Too many tomatoes!

For years I didn’t have a garden. I lived in a fantastic apartment that had only one flaw: no balcony. I had nowhere to grow anything other than a few houseplants. I was good at that, but I really craved more.

When Kevin and I first moved in together, we lived in a two floor townhouse that had a little wooden deck in the back that got afternoon and evening sun. We moved there in June and settling in distracted us from the possibility of a real growing season that first year. Towards the end of July, we picked up four straggly plants from the nearly empty garden centre nearby: two tomatoes and two strawberries. It was mostly a charity purchase. Their prices were way marked down and we bought them because we felt sorry for them. We took them home, repotted them into fresh soil and put them out on our tiny deck. We were so surprised when they shot up almost immediately and actually produced some fruit (though not much) by the time the season was over.

The next year, I bought more of the same plants, only much earlier in the year and much healthier overall. Again, success. They loved that deck!

That fall, we relocated back to New West and an apartment with a similar facing balcony. More afternoon sun, more happy gardening potential.

After two seasons of proving (mostly to myself) that I could do it, I decided to expand my goals and my season. That was the first year I invested (my money and my heart) in growing seeds. I took so much care in sowing them, watering them, monitoring them. I was thrilled when they sprouted and continued to grow. The first night I relocated them outside, I felt like a parent sending their child off to college. I think it even kept me up that night. By the time prime time summer came around our deck was a virtual jungle of tomato plants. They were everywhere!

The next year, I planted more seeds and supplemented them with nursery grown plants as well. As each new gardening season has approached, I’ve become more determined to grow more seeds and fewer ones that somebody else grew. I like the challenge of growing things from seed and it adds an extra layer of satisfaction when I’m successful. This year, I’m going 100% seed grown plants for the second year in a row.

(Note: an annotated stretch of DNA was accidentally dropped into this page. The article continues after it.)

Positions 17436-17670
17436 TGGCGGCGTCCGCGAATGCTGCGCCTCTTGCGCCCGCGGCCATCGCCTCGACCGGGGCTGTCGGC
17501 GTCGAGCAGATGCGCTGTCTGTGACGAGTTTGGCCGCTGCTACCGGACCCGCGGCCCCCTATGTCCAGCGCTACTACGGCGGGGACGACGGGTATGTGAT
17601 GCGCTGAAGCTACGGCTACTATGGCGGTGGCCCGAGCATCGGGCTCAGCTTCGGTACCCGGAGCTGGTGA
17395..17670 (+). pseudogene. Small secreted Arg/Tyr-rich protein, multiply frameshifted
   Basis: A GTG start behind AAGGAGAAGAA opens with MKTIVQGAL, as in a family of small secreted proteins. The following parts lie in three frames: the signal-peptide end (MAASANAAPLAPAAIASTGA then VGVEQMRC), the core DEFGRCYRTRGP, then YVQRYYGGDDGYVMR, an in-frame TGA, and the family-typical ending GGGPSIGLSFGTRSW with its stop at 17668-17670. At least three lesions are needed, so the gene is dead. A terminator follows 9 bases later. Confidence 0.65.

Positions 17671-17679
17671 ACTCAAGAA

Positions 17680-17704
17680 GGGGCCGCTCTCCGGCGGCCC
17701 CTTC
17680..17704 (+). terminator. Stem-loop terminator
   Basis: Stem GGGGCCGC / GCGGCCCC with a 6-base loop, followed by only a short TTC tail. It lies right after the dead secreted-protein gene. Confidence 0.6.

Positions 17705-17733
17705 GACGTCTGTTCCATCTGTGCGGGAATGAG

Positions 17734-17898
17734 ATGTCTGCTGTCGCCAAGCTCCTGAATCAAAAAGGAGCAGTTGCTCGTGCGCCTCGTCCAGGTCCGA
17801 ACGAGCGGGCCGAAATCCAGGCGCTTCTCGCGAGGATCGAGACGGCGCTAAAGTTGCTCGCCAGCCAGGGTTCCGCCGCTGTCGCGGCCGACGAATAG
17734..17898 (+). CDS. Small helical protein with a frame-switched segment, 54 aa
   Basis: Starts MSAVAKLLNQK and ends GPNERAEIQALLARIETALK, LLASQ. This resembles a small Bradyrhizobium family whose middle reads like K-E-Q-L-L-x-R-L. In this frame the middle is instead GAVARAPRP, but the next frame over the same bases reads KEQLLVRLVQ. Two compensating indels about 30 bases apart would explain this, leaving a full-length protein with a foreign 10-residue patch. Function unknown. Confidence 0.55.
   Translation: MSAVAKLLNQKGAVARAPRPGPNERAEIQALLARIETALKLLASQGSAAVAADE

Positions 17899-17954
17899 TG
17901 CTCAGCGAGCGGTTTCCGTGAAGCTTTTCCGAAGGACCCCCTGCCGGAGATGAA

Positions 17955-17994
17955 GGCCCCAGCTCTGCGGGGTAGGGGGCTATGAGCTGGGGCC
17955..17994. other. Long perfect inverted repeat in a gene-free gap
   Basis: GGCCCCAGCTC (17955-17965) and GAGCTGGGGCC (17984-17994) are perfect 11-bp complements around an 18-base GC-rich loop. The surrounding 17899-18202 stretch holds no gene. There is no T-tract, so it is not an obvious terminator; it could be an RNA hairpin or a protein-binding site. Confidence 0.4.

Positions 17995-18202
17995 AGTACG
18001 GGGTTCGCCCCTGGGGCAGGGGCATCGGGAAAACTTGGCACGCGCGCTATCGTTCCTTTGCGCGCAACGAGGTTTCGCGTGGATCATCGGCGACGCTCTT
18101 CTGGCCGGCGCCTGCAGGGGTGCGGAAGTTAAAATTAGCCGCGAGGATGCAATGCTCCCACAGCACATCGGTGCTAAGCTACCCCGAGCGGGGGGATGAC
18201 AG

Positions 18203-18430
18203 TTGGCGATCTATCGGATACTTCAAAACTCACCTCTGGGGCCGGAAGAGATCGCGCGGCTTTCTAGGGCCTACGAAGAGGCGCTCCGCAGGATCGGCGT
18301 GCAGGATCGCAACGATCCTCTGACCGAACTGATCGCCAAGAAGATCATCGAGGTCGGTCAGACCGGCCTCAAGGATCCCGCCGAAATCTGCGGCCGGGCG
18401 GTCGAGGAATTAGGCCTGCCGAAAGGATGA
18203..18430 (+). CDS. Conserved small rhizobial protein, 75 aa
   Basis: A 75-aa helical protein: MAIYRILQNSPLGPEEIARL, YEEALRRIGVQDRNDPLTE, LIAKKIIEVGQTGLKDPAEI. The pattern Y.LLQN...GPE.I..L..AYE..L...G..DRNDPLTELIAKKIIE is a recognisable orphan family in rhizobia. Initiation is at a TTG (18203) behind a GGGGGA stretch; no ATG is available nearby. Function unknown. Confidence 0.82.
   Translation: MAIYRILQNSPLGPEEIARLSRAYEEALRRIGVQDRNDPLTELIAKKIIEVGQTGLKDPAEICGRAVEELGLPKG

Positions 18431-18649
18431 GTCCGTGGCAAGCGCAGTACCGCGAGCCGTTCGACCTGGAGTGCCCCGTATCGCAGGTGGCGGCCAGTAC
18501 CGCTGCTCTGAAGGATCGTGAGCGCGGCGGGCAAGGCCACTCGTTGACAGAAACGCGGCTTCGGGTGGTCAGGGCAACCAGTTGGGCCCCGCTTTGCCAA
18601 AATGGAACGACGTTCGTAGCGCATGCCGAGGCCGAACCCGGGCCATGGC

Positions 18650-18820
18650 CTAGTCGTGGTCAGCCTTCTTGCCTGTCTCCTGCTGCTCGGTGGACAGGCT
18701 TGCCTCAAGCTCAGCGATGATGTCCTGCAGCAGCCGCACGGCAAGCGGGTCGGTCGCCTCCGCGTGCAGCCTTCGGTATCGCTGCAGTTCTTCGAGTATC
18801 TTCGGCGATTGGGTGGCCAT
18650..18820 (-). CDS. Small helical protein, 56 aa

There is one problem with this plan. It’s that I invariably grow too many little seedlings and have to find good homes for what I can’t grow on our balcony. I’ve cut back this year and am only growing on the deck – no extra spaces in community gardens or other people’s yards. I want to enjoy what I’ve grown and be able to see it every day, sit amongst it, watch its progress.

We spent part of last weekend delivering some of my extra plants to friends and family who welcomed them into their gardens. I’ve taken some to work and convinced people with access to soil, but no use for it to try growing this summer. I really don’t want any to go to waste, but every spring I can’t help but want to spread the gardening love and tomatoes seem like the best breakthrough plant to grow.

I’ve found homes for most of my tomato plants, thankfully. Enough to know that they’ll all end up somewhere even if I have to keep a few more than I’d planned. It’s good news for sure, because the peppers will be ready soon, too and then we’ll need to start all over again!


This is the first post I wrote about the easiest ways I’ve found to grow tomatoes.

One Comment

  1. I like gardening too. I have two big gardens so far. There, I plant many kinds of vegetables and small flower plants. It’s very good article when I get this as a gardening writing form. After this article, I can know and learn a lot about Gardening. Thank you for sharing such an effective post.

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